Article originally published at WJCT.org
Changes to shopping habits, fewer people commuting to Downtown Jacksonville offices, and more people enjoying the outdoors will all factor into the Downtown Investment Authority’s upcoming five-year plan, according to DIA CEO Lori Boyer.
It’s an acknowledgement of the changes to Downtown brought by the coronavirus pandemic by a key figure in shaping the future of the Bold New City of the South.
“There are employers that have decided to have entire divisions work remotely in the future. They just don’t need the office space,” Boyer said in an interview with WJCT News Tuesday. “We’ll probably see smaller footprints of some of our major Downtown employers. Obviously, that creates a concern for us about vacancy rates.”
To combat that, the DIA will likely propose new incentives for commercial office tenants. There will also be support for retailers, Boyer said.
“Some of it relates to sidewalk and outdoor use, that’s the easy thing,” Boyer said. “But there’s also the acknowledgement that you’re not going to get - in the short term - the quantity of traditional retail that we had in the past. That just changed as we all learned to order everything from online.”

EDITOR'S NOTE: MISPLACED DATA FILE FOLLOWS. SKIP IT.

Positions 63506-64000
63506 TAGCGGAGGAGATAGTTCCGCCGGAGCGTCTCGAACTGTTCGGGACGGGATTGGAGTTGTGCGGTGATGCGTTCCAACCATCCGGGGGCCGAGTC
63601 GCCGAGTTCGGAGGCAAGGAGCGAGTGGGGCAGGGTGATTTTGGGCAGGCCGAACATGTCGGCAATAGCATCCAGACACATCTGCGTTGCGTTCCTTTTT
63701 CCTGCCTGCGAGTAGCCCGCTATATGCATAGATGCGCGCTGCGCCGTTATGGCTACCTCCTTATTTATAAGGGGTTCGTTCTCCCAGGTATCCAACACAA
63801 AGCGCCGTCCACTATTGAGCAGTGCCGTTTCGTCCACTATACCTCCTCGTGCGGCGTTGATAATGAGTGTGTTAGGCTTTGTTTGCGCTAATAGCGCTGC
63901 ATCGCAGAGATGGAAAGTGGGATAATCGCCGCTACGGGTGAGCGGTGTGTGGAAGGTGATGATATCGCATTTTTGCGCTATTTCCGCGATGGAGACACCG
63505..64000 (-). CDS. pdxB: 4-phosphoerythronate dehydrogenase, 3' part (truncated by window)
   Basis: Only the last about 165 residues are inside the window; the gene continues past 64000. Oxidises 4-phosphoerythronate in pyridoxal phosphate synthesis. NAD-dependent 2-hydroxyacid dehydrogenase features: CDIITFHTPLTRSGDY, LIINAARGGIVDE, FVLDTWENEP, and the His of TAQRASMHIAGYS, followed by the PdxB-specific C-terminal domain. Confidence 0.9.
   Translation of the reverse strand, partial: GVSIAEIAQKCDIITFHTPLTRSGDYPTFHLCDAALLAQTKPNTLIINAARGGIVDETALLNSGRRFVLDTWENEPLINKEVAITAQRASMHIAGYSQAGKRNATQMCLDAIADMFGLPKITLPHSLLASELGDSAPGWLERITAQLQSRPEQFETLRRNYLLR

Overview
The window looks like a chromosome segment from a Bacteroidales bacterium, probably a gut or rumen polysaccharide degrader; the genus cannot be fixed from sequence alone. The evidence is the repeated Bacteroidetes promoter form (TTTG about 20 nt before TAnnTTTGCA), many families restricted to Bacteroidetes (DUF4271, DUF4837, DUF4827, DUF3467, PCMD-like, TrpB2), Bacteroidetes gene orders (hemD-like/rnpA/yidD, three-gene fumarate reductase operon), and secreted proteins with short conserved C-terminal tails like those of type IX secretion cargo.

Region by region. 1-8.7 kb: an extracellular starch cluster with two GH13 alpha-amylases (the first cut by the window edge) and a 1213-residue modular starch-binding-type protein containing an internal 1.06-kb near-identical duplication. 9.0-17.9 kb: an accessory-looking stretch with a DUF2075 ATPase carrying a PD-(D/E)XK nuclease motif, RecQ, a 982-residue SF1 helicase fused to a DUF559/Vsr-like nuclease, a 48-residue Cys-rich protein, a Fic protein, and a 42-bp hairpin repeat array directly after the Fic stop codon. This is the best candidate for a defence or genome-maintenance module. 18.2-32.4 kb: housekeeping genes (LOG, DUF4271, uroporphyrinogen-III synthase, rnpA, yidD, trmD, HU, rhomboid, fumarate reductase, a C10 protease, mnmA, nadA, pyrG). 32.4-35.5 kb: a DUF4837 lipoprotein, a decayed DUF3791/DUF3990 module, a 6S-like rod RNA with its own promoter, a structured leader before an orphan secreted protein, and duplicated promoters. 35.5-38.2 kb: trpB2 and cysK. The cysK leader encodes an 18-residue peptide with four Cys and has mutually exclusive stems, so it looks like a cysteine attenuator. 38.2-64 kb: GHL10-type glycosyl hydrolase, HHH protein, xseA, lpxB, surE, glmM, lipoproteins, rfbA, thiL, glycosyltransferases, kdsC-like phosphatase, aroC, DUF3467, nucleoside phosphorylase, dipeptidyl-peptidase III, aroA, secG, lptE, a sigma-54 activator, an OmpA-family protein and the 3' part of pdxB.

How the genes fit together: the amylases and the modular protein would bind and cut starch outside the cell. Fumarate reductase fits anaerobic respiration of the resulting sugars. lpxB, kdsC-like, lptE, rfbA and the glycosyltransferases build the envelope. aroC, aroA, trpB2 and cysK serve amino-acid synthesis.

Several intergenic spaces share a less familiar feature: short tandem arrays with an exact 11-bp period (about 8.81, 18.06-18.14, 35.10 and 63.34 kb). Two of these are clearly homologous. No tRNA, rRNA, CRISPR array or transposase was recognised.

That mean we could see more restaurants and stores expanding onto sidewalks as soon as October.
The DIA also wants to see an incentive specifically to bring new restaurants to the riverfront and one or two new grocery stores Downtown, although neither of those are specific to the pandemic, Boyer said.
But, Boyer said, any potential declines in people commuting to work Downtown will likely be offset by people living there. The number of people living in Downtown neighborhoods has tripled since the DIA filed its last five-year plan, from 2,000 to 6,000, and there are still more apartment complexes being built.
“The people living Downtown impact those restaurants and storefronts as much or more than the people working Downtown, because there are a lot of us, myself included, who don’t make it out of the office every day to patronize a lunch establishment, but bring lunch, or eat in our building. Having Downtown residents really helps support our downtown businesses.”
The five-year plan update will also address an ongoing initiative aimed at building distinct brands for Downtown neighborhoods, so that each area has its own unique character.
Coming Wednesday, April 14 on WJCT.org, Boyer discusses the status of several key development projects Downtown.
Article by Sydney Boles at WJCT.org. Sydney can be reached at email@example.com